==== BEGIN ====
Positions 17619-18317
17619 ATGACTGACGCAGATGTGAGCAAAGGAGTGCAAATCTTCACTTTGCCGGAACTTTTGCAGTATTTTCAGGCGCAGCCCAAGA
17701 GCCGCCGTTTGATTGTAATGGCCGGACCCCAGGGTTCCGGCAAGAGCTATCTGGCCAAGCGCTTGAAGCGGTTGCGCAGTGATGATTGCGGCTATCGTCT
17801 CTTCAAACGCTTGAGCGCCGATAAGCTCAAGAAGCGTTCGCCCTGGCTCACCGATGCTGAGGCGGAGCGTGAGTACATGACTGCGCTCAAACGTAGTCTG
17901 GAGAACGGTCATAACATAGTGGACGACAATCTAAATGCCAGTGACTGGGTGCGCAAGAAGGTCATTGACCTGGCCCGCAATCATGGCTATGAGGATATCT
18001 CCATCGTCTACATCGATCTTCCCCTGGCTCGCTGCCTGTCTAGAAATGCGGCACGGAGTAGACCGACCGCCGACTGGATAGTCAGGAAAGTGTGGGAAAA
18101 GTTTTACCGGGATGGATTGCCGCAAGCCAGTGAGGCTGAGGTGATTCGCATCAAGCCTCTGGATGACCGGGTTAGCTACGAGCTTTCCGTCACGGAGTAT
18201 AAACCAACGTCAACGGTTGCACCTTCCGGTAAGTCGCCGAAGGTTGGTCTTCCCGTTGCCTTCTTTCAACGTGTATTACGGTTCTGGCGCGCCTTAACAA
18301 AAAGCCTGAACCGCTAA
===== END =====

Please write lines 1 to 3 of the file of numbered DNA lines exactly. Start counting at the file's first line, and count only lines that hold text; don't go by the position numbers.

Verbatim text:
Positions 17619-18317
17619 ATGACTGACGCAGATGTGAGCAAAGGAGTGCAAATCTTCACTTTGCCGGAACTTTTGCAGTATTTTCAGGCGCAGCCCAAGA
17701 GCCGCCGTTTGATTGTAATGGCCGGACCCCAGGGTTCCGGCAAGAGCTATCTGGCCAAGCGCTTGAAGCGGTTGCGCAGTGATGATTGCGGCTATCGTCT